On Thermal Acceleration of Medical Device Polymer Aging

Jakob Janting*, Julie G. Theander, Henrik Egesborg

*Corresponding author for this work

Research output: Contribution to journalJournal articleResearchpeer-review

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An empirical rule, the 10 ∘C rule, states that chemical reaction rates are doubled for every 10 ∘C temperature increase. This is often used in thermally accelerated medical device polymer aging studies. Here, theoretical evidence and limitations for the rule are analyzed. Thus, a new more accurate rule based on averaging Arrhenius chemical reaction rate ratios over typical activation energies 0.1 eV -0.9 eV in the normal medical device accelerated test temperature interval 25 ∘C -70 ∘C is proposed. Comparison with the 10 ∘C rule shows that the 10 ∘C rule provides similar estimates, but only at the reference temperature 25 ∘C. Fitting the reaction rate ratio based on the Arrhenius equation using the reference temperature 25 ∘C to the 10 ∘C rule data reveals that best agreement is achieved with a thermal aging activation energy of 0.67 eV.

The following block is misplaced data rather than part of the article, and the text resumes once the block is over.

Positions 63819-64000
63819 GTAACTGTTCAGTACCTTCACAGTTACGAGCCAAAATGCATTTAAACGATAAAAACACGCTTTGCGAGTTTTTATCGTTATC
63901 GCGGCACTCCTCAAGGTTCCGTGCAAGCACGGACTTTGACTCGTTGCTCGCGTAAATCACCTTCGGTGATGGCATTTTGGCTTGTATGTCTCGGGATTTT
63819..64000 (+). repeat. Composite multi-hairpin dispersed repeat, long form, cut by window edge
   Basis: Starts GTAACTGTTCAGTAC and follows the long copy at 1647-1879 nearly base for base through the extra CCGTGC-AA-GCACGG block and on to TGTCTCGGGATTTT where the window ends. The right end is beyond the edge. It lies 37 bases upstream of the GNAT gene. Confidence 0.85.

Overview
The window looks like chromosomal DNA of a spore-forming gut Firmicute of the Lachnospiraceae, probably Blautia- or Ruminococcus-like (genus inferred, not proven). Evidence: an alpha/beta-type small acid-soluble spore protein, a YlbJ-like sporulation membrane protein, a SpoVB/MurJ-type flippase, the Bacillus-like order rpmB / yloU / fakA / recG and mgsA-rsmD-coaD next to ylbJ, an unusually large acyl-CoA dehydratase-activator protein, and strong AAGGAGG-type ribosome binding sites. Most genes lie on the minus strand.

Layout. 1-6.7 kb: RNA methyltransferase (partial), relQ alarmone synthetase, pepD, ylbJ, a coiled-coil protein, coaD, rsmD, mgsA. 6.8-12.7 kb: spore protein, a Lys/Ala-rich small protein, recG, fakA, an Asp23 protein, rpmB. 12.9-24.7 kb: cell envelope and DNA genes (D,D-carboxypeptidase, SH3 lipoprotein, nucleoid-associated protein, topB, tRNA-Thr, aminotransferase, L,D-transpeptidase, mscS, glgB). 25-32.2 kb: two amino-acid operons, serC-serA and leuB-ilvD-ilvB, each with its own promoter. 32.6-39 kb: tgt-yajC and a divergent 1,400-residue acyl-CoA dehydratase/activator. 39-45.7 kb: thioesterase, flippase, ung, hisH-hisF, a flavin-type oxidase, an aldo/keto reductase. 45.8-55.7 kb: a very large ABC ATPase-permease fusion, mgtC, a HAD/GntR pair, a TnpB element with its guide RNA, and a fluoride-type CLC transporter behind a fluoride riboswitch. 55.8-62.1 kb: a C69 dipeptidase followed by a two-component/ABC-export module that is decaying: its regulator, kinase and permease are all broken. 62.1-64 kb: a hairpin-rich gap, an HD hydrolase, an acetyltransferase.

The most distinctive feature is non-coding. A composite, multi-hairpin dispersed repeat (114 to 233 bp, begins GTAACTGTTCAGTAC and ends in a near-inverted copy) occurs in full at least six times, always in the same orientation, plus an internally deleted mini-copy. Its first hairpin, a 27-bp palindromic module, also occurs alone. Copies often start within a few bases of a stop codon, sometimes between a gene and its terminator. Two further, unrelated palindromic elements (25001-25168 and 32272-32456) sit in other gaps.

Original languageEnglish
JournalIEEE Transactions on Device and Materials Reliability
Issue number2
Pages (from-to)313-321
Publication statusPublished - 2019


  • Medical devices
  • Polymer degradation
  • Thermal acceleration
  • 10 ∘C rule analysis
  • Activation energies

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